What Oxygen Providers are doing to stay grounded.
Leery oxygen providers awoke January 1, 2009, to new oxygen payment rules and supplier responsibilities required by the Medicare Improvements for Patients and Providers Act of 2008.
The new policy states that the rental payments will cover oxygen equipment, contents, maintenance, supplies and accessories, but not the costs of providing the services and maintenance associated with the core oxygen benefit.
Oxygen payment rules from CMS state that the 36-month rental cap will remain. Once the 36-month period is past, providers must still provide any equipment, supplies, accessories and contents medically required during the five-year useful lifetime of the original oxygen equipment.
Now suppliers will be reimbursed only for one 30-minute routine maintenance visit every six months after the 36-month period and will not be reimbursed for emergency visits or the replacement of supplies associated with oxygen use, such as oxygen masks.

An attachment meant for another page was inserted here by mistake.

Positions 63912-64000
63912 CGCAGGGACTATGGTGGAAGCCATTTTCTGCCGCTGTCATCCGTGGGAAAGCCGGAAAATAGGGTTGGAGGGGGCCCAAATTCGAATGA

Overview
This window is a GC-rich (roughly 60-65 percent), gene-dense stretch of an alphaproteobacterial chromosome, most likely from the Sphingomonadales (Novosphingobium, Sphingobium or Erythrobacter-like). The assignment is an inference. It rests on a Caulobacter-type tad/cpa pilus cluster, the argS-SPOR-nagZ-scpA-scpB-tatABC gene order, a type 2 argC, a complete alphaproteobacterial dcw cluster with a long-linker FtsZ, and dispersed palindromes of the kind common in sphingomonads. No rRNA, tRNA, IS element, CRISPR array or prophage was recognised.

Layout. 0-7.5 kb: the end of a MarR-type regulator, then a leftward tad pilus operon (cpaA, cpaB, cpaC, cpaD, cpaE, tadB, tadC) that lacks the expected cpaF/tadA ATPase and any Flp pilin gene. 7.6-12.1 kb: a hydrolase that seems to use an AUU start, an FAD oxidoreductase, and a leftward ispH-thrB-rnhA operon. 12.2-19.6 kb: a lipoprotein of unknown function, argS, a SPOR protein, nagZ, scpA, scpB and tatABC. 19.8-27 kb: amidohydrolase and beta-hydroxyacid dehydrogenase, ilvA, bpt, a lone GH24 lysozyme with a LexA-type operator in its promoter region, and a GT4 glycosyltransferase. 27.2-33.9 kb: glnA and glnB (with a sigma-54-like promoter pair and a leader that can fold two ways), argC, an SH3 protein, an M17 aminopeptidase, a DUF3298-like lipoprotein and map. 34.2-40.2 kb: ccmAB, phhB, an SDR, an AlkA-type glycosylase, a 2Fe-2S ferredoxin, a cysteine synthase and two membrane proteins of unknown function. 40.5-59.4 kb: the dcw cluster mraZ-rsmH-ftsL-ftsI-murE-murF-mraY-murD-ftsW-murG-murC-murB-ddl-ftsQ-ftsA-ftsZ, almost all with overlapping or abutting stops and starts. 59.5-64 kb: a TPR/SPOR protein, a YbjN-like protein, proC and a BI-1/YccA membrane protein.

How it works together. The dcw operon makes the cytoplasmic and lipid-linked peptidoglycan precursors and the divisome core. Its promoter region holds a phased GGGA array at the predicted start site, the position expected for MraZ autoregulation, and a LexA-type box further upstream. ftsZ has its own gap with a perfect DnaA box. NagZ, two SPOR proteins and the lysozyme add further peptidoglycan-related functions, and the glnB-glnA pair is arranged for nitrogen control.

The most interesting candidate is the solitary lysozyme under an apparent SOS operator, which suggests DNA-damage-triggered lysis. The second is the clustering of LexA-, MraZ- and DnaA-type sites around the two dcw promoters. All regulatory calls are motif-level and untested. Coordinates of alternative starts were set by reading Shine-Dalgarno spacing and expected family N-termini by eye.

“Most providers believe that the cut and the cap will amount to at least a 20 percent reduction in revenue,” says Roger MacClellan, President of eTankPro. “If you throw in Medicare deductibles in January you have the perfect storm. Providers will not pay vendors, rents will be late, payrolls will bounce, and probably provider lines will be busy or ring many times over for beneficiaries. Unless you were making over 20 percent profit or have made drastic cuts to everything, providers will not be able to sustain in this industry given the 2009 changes to Medicare reimbursement.”
Bob Hoffman, director of Nationwide Respiratory, sees the new regulations damaging one of the qualities that has made oxygen providers successful.